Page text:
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I'm exploring annotations and came to a point where some annotations seems to have a hierarchy among them.

I'm using annotations to generate code in the background for Cards. There are different Card types (thus different code and annotations) but there are certain elements that are common among them like a name.

@Target(value = {ElementType.TYPE})
public @interface Move extends Page{
 String method1();
 String method2();
}

And this would be the common Annotation:

@Target(value = {ElementType.TYPE})
public @interface Page{
 String method3();
}

In the example above I would expect Move to inherit method3 but I get a warning saying that extends is not valid with annotations. I was trying to have an Annotation extends a common base one but that doesn't work. Is that even possible or is just a design issue?

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Annotation inheritance seems like a must-have for creating a DSL based on annotations. Such a pity that annotation inheritance is not supported. –  Ceki Apr 15 '13 at 19:09
    
I agree, seems like a natural thing to do. Especially after to understand inheritance on Java, you kind of expect it to apply to everything. –  javydreamercsw Apr 15 '13 at 19:28

3 Answers 3

up vote 27 down vote accepted

Unfortunately, no. Apparently it has something to do with programs that read the annotations on a class without loading them all the way. See Why is not possible to extend annotations in Java?

However, types do inherit the annotations of their superclass if those annotations are @Inherited.

Also, unless you need those methods to interact, you could just stack the annotations on your class:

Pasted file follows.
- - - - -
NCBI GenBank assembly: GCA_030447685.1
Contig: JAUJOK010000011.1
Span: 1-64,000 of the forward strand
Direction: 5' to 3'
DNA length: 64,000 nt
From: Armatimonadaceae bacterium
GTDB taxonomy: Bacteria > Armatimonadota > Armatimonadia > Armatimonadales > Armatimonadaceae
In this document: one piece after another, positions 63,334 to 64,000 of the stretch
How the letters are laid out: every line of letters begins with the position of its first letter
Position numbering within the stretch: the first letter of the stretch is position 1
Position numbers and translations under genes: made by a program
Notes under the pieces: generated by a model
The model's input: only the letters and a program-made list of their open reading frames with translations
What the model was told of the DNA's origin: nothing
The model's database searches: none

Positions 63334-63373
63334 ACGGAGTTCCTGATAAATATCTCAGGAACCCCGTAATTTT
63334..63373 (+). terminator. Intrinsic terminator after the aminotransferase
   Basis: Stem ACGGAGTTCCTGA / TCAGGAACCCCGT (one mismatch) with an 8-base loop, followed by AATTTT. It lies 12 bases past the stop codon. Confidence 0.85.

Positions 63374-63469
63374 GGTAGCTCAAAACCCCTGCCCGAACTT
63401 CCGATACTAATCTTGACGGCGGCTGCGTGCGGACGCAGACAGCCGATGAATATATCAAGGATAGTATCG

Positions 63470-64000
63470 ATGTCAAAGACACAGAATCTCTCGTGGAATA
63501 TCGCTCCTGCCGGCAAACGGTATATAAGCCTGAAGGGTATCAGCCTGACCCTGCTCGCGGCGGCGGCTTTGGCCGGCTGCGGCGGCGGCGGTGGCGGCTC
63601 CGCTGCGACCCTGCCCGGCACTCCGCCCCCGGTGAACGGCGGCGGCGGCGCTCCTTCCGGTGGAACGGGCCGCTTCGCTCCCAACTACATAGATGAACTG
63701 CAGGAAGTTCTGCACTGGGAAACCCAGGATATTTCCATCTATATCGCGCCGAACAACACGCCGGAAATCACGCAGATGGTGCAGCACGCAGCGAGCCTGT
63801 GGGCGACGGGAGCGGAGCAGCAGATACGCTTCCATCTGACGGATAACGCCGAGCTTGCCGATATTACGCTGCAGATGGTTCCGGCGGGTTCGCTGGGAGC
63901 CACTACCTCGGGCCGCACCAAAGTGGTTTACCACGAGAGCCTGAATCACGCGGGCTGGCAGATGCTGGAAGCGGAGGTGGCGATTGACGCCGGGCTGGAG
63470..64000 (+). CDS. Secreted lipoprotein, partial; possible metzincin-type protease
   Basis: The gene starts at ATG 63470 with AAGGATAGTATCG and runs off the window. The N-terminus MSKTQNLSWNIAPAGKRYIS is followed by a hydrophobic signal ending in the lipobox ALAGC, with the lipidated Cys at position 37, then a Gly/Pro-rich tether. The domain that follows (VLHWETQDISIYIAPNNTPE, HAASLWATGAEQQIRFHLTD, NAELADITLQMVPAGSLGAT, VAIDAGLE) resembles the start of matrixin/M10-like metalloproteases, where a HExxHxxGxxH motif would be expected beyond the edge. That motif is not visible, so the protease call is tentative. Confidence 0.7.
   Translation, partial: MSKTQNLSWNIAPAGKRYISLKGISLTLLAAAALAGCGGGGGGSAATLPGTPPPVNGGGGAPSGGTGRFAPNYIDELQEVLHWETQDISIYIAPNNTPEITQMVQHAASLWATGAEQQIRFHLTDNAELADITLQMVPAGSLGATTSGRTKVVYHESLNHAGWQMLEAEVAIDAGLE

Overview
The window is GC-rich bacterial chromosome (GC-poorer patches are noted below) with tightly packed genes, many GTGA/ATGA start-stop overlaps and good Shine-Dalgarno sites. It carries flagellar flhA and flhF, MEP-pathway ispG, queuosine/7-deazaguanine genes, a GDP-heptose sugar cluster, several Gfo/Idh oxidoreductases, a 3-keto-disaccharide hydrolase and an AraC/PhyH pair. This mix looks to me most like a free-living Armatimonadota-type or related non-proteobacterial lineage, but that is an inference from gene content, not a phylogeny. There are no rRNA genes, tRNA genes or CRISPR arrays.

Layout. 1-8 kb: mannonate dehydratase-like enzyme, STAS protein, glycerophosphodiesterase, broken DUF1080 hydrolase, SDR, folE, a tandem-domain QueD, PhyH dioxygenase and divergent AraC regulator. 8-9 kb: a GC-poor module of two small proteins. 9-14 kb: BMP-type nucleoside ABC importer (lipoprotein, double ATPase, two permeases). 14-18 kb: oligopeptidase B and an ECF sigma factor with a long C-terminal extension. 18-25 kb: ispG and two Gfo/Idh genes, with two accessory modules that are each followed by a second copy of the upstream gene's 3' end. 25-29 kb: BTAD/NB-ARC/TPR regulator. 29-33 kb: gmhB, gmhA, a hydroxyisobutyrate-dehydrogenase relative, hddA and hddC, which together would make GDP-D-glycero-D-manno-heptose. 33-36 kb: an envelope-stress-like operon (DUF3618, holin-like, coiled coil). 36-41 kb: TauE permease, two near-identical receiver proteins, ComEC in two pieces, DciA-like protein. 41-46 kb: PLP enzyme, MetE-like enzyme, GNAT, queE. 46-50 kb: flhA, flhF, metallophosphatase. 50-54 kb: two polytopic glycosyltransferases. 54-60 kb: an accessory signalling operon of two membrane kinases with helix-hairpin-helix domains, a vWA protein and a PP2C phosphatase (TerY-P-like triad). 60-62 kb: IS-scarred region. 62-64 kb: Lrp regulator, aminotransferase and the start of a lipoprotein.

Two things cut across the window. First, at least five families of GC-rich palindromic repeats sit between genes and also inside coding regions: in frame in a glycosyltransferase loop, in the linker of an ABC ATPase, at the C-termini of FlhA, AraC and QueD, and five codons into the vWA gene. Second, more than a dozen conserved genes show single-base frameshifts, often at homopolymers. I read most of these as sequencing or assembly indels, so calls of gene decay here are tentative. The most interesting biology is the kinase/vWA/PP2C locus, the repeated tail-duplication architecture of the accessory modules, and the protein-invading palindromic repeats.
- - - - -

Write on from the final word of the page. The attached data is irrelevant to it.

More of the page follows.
@Move
@Page
public class myAwesomeClass {}

Is there some reason that wouldn't work for you?

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1  
That was what I thought but I was trying to simplify things. Maybe applying the Common one to an abstract class would do the trick... –  javydreamercsw Oct 14 '11 at 2:16
1  
Yeah, that looked pretty clever too. Good luck! –  andronikus Oct 14 '11 at 2:27

You can annotate your annotation with base annotation instead of inheritance.

E.g. this is used in Spring framework:

@Target({ElementType.FIELD, ElementType.PARAMETER})
@Retention(RetentionPolicy.RUNTIME)
@Qualifier
public @interface MovieQualifier {

  String genre();

  Format format();
}

In your case code will look like:

@Target(value = {ElementType.TYPE})
@Page(method3="someValue")
public @interface Move {
 String method1();
 String method2();
}

@Target(value = {ElementType.ANNOTATION_TYPE})
public @interface Page{
 String method3();
}
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9  
Please include an explanation of how to process such annotations. –  Aleksandr Dubinsky Dec 4 '13 at 10:16

In addition to Grygoriys answer of annotating annotations.

You can check e.g. methods for containing a @Qualifier annotation (or an annotation annotated with @Qualifier) by this loop:

for (Annotation a : Lists.newArrayList(method.getAnnotations())) {
    if (a.annotationType().isAnnotationPresent(Qualifier.class)) {
        System.out.println("found @Qualifier annotation");//found annotation having Qualifier annotation itself
    }
}

What you're basically doing, is to get all annotations present on the method and of those annotations you get their types and check those types if they're annotated with @Qualifier. Your annotation needs to be Target.Annotation_type enabled as well to get this working.

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